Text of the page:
How We Hear

Hearing is often a sense that we can take for granted. It’s a very complex and elaborate process that allows us to listen to conversations, make phone calls, and etc. To understand how hearing works, there are four main parts of our ear that you need to know about.

1. The Outer Ear

The main function of the outer ear is to collect the sound, and transfer it into the middle ear. There are two main structures of the outer ear that work together to do this.

  • Pinna: A frame of cartilage that funnels the sound into the ear canal.
  • External ear canal: Continuous with the skin of the pinna, it’s protected by hair and cerumen.

2. The Middle Ear

The middle ear receives the sound carried down from the outer ear. It begins at the eardrum-the tympanic membrane. Once the sound and air pressure from the outer ear strikes the eardrum, it starts to vibrate. These vibrations are sent to the ossicles, which are tiny bones in the middle ear. When the ossicles vibrate, it starts movement of the inner ear fluid.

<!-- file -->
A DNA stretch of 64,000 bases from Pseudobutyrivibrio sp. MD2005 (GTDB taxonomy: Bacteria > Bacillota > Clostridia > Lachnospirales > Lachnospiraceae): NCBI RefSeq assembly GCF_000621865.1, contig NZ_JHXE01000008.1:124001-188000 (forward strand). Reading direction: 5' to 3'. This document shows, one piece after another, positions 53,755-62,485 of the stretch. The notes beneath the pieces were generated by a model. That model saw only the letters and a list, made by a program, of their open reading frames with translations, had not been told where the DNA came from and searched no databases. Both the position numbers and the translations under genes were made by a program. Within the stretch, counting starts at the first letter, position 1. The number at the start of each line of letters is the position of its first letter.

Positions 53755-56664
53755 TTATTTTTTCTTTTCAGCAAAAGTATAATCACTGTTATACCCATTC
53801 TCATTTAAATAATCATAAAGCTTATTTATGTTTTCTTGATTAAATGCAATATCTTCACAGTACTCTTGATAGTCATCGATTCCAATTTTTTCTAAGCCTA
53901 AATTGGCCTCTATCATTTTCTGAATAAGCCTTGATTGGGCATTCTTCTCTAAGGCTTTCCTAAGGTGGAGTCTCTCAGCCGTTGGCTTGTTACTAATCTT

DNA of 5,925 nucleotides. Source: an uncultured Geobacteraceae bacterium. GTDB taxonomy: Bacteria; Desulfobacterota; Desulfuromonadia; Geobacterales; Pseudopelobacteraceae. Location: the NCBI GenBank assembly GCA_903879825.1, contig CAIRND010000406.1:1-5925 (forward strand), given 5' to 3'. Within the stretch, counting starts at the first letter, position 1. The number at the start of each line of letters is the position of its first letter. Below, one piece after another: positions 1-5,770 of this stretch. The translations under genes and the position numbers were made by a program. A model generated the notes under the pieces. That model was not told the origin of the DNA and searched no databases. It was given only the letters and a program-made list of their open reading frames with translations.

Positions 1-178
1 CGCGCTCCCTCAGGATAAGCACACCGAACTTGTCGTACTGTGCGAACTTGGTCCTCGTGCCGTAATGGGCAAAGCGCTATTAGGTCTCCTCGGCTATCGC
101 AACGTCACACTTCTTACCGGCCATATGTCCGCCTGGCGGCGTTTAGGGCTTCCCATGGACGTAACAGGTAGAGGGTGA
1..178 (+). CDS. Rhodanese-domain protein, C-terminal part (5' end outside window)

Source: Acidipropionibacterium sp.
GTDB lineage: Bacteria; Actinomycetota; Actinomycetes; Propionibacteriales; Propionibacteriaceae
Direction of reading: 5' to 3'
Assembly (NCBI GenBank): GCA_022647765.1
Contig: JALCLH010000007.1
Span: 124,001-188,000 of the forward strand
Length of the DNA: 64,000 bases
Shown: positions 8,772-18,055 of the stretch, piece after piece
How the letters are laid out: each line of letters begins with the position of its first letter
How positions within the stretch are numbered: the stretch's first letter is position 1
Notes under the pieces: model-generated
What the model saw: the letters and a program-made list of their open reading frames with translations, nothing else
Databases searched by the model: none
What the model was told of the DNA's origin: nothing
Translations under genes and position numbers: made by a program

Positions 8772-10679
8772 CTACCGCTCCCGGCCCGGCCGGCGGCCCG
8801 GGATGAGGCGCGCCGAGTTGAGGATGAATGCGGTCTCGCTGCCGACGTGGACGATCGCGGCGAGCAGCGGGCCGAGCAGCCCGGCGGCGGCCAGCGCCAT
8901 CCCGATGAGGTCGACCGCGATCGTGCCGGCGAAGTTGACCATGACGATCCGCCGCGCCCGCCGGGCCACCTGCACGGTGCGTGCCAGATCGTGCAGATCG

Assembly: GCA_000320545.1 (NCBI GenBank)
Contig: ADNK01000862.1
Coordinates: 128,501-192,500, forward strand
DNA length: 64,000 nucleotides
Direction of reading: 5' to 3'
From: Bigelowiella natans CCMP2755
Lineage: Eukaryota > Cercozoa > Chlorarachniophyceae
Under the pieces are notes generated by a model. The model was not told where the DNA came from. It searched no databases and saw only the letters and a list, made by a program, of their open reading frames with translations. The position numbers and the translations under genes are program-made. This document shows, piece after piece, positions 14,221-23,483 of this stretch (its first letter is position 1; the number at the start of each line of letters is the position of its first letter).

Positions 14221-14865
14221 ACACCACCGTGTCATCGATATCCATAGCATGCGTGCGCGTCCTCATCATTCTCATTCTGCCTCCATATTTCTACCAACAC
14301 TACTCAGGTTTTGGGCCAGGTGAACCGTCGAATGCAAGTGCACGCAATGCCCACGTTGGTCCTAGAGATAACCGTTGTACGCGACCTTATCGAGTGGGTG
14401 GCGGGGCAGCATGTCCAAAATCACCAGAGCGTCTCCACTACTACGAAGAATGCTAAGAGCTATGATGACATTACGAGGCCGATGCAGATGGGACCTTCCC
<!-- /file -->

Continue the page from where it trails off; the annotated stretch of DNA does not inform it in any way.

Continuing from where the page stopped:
3. The Inner Ear

The inner ear helps with hearing, but also maintains your balance. Many problems with dizziness, vertigo, and etc. originate with problems in the inner ear. The vestibular system is the system in charge of balance within the ear, and it contains compartments of fluid and sense organs that control your equilibrium.

The cochlea is in charge of the hearing aspect. The movement of the fluid from the middle ear causes changes in the inner ear’s hair cells. These hair cells have a major impact on your hearing, and they work by sending out chemical messages that are able to stimulate the nervous system.

After this entire process, the brain is able to interpret the signals sent by the inner ear, and translate them into sound.

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